USC iPodia: A “classroom without borders”

Rhea Choudhury Abroad, Rhea, Study, Viterbi Life, Why USC Leave a Comment

Hi guys!

Hope everyone is having a wonderful holiday season so far!! I can’t believe it’s already (basically) December, this semester went by so fast. I absolutely love Christmas, so you know I’ve been blasting Michael Bublé and Mariah Carey for the last few weeks straight (also fun fact, Sia dropped a Christmas album?! wHAT?!). LA has a lot of cool Christmas events around, so I went to a tree lighting at the Grove and plan to go ice skating over at LA live after finals. Anyway, I wanted to take a quick post to explain a very unique class I’m taking this semester, and probably one of the coolest classes I’ve been a part of at USC: iPodia.

Technically, the class at USC is called ENGR 345: Principles and Practices of Global Innovation, iPodia is an alliance of schools involved. There are two sections here at USC (my friend and fellow VSA, Jose, is in the other section and wrote a sweet blog about his experience: check it out here! ), and my section meets Tuesdays from 8am-10am. About 10 of us are in the class, but rather than it being just us and the professor, we actually have students from 5 other universities around the world skyping into our lecture. With about 10-20 students at each University, there’s about 50 of us attending lecture at once, representing the US, Germany, Israel, Mexico and Greece. Schools in the other session are in China, Taiwan, South Korea, Australia and Qatar. My classmates are literally students all over the world, so we get to discuss world issues with people directly experiencing them. For example, we had lecture the day of the huge earthquake in Mexico, and got to talk to students about the impact of the earthquake in their communities. Talking about innovation with students from tech hubs in Israel and Germany is so eye-opening, and we truly gain a global perspective from engineering students just like us.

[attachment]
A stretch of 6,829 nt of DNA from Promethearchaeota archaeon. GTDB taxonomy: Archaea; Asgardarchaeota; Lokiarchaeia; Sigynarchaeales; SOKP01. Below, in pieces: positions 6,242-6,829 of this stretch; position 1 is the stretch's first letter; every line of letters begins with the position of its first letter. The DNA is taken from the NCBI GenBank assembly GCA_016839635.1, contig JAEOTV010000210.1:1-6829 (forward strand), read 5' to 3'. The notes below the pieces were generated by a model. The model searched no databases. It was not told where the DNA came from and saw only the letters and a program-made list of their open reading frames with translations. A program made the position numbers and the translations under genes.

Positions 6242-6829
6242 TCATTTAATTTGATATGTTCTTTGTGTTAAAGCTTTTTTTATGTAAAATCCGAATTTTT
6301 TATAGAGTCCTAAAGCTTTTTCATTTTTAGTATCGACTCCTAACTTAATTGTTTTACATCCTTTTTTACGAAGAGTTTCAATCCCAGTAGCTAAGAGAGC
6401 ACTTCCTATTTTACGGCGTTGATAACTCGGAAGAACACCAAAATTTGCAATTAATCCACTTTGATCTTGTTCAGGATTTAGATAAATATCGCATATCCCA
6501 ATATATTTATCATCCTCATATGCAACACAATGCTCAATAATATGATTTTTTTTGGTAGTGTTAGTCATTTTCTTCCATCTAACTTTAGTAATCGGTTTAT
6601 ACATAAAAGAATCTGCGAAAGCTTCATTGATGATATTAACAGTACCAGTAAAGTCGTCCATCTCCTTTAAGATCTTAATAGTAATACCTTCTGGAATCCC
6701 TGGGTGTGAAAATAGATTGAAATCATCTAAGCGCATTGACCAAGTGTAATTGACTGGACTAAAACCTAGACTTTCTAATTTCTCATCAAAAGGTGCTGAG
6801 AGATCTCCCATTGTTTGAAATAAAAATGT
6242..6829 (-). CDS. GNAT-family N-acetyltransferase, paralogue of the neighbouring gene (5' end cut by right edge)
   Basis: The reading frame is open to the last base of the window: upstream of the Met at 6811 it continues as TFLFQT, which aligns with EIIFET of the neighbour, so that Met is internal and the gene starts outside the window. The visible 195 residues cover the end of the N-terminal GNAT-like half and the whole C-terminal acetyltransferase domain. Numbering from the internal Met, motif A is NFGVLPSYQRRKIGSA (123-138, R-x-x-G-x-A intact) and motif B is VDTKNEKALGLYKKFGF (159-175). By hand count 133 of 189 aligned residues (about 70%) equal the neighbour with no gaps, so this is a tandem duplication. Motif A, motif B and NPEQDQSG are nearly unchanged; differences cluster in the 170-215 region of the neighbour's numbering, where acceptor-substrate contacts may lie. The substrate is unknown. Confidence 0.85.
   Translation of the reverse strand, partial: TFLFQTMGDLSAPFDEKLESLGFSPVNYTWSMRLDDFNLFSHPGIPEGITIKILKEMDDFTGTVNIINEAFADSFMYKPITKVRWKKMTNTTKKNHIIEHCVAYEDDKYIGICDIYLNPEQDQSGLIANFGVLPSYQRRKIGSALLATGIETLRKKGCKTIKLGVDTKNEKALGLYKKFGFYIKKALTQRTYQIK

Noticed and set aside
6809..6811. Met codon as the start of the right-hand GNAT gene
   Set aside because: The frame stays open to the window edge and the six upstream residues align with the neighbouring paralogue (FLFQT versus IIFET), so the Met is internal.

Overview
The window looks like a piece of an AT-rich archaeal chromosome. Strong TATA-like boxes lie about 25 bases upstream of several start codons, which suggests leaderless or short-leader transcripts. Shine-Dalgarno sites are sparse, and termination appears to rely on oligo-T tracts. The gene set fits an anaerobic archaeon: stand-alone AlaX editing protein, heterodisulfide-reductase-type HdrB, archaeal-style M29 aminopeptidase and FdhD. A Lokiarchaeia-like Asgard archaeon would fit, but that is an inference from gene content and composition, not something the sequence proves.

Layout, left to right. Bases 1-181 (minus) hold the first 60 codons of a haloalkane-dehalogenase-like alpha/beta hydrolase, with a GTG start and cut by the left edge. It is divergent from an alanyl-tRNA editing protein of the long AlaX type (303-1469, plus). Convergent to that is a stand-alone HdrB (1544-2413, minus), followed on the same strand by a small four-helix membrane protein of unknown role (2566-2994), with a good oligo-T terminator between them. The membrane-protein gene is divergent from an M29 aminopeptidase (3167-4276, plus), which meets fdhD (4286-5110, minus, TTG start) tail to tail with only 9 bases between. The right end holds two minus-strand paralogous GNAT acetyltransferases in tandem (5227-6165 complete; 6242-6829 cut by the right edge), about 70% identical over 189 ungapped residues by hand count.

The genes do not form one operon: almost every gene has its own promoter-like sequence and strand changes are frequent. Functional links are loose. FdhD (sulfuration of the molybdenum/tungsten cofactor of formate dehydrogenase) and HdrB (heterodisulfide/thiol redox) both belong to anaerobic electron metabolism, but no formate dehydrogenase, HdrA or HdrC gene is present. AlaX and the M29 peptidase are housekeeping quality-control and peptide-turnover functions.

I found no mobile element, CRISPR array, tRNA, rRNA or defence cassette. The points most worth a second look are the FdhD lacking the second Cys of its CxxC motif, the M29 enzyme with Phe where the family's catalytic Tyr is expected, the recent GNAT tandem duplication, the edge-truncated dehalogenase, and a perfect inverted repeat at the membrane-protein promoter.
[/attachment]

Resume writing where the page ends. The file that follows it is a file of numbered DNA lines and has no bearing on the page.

The class is primarily lecture based, but we have had a couple of group projects, with groups spanning the entire world as well. We did a massive consulting case project involving electric car production with our teammates in Germany and Israel, which ended up becoming a very unique, real-world experience. I felt like a working adult, navigating time zones, setting aside time to manage tasks and create deadlines for our team– it seemed like a taste of what working for an international corporation would be like, and I loved it.

iPodia classmates in LA!

This past week, our classmates from Germany and Mexico actually came and visited Los Angeles, exploring USC and LA on their own and attending some company visits and planned tours around the area. We had a few planned activities from USC, but a friend and I actually put together an informal dinner last night to try and get everyone together before they left the US. Almost all of the international students ended up coming, and it grew from a 1 hour chill dinner to a 3 hour discussion, hang out and food session. Turns out, a few of the German students actually spent a year studying at Tsinghua University in Beijing (where I spent the summer after my freshman year), arriving just a few weeks after I left. What a coincidence, right!? It was a ton of fun getting to hang out with a ton of very diverse, interesting, intellectual people, and I left dinner last night with a renewed urge to go out and travel. Some of the USC students in the program are actually visiting our other classmates in Greece this December, unfortunately I’ll be traveling with family at the time so I won’t get to see these wonderful people again :(. However, I’m so so glad I got to spend the last semester working and learning from them, and hope to continue being involved with the course somehow in the future. Meeting the people from our skype screens made the entire course worth it.

ALL IN ALL, I fully recommend iPodia to anyone who a) loves meeting new people with new perspectives b) wants to learn more about global business practices and c) is interested in learning about international project management. It’s such a unique class, and the concept of extended discussion with people with ideas different from yours is something I think every student can grow from. A lot of patience and an open mind are helpful too.

That’s all I have, keep an eye out for a podcast soon on my experience with iPodia!

Happy holidays, and as always, fight on!
Rhea

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